Take5 #87 Towards a more creative and playful HE

Play provides the energy, the eruptions, the poetry and the connectivity for engagement and success. Play transforms deficit-fixing teaching, it is creative and emergent, it provides spaces and places of reimagining and agency – play has the power to transform education, and educational experiences and outcomes (Sinfield et al., 2019).

This #Take5 is brought to you from Sandra Sinfield (London Metropolitan University), Tom Burns (London Metropolitan University) and Sandra Abegglen (University of Calgary). Drawing together playful, arts-based and creative practices, this post offers theoretical arguments for why we all need a more creative Higher Education (HE) to build a more inclusive HE. As well as discussing the theory behind their Facilitating Student Learning (FSL) module, it showcases examples of multimodal artefacts produced by their Managing the Assessment and Feedback Process (MAF) participants – and invites us to share our creative teaching, learning and assessment practices.

For more information on using collage and visual practices in the classroom, do see:

Abegglen, Burns & Sinfield (2020). Montage, DaDa and the Dalek: The Game of Meaning in Higher Education. International Journal of Management and Applied Research, 2020, Vol. 7, No.3. ISSN 2056-757X https://doi.org/10.18646/2056.73.20-016 .

Introduction: Creative Practices in Teaching, Learning and Assessment

Art has begun to feel not like a respite or an escape, but a formidable tool for gaining perspective on what are increasingly troubled times (Laing, 2020).

Playful and creative learning and teaching approaches have found their way into HE classrooms (James & Neranzti, 2019; Nerantzi, 2016), not as ‘dumbed down’ teaching but to provoke the ‘serious business’ of real, engaged and authentic learning (Parr, 2014; Sinfield, Burns & Abegglen, 2019; Abegglen, Burns & Sinfield, 2018; Burns, Sinfield & Abegglen, 2018). Play gives students the freedom (Huizinga, 1949) to experiment, to question, to engage – and to accept uncertainty. This is important in these supercomplex (Abegglen, Burns, Maier & Sinfield, 2020a), lean and mean times (Giroux, 2014) where the present is uncertain and the future even more so. The teaching and learning of supposedly fixed ‘forms of knowledge’ (Hirst, 1974) and the developing of ‘traditional’ skills are no longer sufficient – if they ever were. What is needed are methods that enable students to evolve and transform as they co-construct their knowledge in ludic ways (Sinfield, Burns & Abegglen, 2019) – an epistemological shift, the bringing together of theory and practice (Bernstein, 2001) in active, creative learning. For it is in play and only in playing that the individual is fiercely alive, able to use the whole personality, creatively (Winnicott, 1971). It is a medium for developing – and growing.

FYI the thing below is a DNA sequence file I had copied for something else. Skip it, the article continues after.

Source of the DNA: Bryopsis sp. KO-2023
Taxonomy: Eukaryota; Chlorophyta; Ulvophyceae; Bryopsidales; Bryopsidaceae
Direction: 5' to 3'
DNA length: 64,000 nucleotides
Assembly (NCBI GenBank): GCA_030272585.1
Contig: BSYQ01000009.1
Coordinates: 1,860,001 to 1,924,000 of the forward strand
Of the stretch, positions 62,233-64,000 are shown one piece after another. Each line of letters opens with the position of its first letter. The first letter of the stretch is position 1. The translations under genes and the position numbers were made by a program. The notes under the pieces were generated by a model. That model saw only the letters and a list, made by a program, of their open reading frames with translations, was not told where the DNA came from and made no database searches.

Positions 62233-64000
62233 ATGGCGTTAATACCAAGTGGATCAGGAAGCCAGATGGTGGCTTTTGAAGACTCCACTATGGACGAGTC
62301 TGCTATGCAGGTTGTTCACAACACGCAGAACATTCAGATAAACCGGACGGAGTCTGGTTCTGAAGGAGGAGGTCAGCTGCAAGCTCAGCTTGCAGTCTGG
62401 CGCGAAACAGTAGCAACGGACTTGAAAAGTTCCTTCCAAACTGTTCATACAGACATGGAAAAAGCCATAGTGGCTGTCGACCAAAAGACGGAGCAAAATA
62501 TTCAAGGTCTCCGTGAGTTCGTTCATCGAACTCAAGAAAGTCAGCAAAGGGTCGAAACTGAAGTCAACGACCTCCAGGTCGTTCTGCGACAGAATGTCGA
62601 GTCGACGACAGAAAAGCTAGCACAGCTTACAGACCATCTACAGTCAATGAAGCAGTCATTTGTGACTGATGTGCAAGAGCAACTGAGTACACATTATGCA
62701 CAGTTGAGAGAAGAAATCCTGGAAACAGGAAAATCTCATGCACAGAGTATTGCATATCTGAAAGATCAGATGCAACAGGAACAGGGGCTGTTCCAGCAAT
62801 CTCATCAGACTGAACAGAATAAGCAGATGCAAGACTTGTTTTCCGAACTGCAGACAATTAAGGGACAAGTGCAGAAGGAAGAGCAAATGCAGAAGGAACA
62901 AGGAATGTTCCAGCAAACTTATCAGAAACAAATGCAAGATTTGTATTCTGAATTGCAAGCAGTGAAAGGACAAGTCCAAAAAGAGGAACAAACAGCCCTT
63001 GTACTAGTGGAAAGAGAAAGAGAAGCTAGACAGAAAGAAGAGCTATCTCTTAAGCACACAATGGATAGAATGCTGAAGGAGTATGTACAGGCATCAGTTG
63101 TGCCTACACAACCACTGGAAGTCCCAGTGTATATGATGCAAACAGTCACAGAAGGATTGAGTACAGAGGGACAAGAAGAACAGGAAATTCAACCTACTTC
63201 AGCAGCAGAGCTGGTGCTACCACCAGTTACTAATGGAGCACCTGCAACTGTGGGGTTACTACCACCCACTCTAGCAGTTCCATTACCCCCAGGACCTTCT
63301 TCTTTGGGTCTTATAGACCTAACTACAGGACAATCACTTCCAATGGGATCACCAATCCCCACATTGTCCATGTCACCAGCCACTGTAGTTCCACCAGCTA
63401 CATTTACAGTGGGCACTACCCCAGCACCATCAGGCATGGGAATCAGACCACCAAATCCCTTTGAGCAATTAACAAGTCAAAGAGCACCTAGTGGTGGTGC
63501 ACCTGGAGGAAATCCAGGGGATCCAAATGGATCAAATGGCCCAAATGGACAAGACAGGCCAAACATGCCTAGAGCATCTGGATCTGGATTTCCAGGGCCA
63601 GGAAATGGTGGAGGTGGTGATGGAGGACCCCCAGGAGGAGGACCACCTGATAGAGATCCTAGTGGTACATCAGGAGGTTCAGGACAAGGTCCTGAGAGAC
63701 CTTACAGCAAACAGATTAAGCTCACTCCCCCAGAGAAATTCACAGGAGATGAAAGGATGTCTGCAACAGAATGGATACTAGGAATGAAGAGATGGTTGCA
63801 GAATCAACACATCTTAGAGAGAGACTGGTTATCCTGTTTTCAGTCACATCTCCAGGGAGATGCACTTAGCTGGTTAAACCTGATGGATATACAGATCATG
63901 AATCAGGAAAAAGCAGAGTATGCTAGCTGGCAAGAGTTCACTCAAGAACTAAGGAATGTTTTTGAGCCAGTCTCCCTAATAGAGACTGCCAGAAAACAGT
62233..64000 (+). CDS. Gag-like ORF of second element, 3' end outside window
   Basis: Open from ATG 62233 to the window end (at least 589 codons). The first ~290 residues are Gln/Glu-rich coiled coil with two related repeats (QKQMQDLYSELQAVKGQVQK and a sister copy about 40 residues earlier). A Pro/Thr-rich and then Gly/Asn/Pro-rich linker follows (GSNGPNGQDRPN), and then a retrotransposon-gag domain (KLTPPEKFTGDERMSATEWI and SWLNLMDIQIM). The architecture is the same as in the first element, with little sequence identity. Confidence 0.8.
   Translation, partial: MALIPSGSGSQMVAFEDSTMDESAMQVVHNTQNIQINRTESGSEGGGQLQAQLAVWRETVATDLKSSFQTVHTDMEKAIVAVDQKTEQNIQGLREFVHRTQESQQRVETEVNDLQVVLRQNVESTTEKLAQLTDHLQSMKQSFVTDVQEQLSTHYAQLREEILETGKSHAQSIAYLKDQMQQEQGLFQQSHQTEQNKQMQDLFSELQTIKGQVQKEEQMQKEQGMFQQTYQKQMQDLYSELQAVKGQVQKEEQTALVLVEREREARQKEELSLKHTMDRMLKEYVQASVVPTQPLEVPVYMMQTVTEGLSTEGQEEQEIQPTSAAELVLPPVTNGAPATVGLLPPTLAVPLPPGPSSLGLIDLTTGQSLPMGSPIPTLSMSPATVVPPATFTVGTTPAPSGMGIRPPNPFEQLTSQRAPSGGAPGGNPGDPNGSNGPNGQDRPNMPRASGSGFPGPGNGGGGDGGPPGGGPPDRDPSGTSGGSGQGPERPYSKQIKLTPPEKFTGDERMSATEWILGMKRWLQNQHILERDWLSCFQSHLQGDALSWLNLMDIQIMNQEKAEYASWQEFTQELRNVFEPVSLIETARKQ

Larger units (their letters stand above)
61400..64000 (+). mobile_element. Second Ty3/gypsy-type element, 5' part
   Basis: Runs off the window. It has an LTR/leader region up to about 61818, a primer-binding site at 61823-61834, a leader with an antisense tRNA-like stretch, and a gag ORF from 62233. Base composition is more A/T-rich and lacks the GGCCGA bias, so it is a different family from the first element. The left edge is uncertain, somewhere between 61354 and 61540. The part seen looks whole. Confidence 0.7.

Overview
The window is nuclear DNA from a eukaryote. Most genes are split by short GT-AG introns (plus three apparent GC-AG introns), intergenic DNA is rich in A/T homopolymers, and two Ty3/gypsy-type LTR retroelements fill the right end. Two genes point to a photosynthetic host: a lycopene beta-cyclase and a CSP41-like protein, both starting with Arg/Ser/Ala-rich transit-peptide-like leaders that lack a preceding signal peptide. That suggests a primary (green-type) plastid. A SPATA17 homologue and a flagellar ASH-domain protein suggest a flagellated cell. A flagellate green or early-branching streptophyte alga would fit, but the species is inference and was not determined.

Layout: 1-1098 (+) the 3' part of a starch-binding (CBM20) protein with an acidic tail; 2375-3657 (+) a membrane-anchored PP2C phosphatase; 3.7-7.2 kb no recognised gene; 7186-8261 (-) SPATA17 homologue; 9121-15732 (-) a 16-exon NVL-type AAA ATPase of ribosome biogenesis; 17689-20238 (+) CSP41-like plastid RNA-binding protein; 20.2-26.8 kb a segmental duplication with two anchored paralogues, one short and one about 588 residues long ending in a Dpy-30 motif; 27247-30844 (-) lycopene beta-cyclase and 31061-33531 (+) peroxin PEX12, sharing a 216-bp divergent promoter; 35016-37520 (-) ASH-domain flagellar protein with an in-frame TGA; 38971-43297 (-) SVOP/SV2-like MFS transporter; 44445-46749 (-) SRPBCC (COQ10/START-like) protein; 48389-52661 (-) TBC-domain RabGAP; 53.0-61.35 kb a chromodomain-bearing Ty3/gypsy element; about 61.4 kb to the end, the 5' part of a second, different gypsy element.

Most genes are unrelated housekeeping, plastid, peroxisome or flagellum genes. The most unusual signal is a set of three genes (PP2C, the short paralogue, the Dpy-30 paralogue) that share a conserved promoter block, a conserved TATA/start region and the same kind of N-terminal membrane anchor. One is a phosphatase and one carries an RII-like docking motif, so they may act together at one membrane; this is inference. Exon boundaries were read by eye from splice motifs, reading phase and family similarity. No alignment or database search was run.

The majority of our University’s students do not enter with solid educational foundations – and thus our task as staff – and as staff developers – is to make sure that they are not disadvantaged by this. Typically, we harness creative, arts-based and ludic practice to destabilise that very unequal education system that has positioned them as outsiders. We de-school (Illich, 1972) and un-school (Holt, 1976) staff and students, so that together they can critique and interrogate the system that they are entering and create their own selves as they become academic on their own terms. It is why we incorporate creativity and playfulness into our teaching and learning practice, especially in our FSL module, the first module in the Postgraduate Certificate in Learning and Teaching in Higher Education (PGCert) course and the Masters in Learning and Teaching in Higher Education (MALTHE) programme at London Metropolitan University (UK).

In this blogpost we discuss the power of creativity drawing on the case of our own FSL module. We also spotlight the potential of creative assessments by weaving in some of the multimodal group presentations that participants on our MAF module have produced. Our provocation: please share your own creative practices with us and the wider community – by email or on Twitter using the hashtags #LoveLD and #creativeHE.

Facilitating Student Learning: Visualising the University

…the image possesses an uncanny power. It can travel where the body can’t. It migrates and strays, taking up permanent residence in the mind, revealing what – who – has been forcibly excluded from sight (Laing, 2020).

In FSL, we use creative and ludic practices to deepen the learning experiences of our staff learners, to make space for them to think, see and be, differently – and to increase the repertoire of creative learning, teaching and assessment strategies that they can utilise in their own practices. Typically, all our FSL participants have multiple responsibilities and, like their students, they are time poor and under constant pressure – but they are willing to explore their practice through the dialogic space that our module creates. We aim to “make strange” (Shklovsky, 1990) taken-for-granted notions of education; to move to a place of “safe uncertainty” (Mason, 1993) – using playful exploration and collaboration as a catalyst for creativity. We want our participants to engage critically, mindfully and reflectively with our module – using it as a lens to interrogate their own ways of ‘doing’.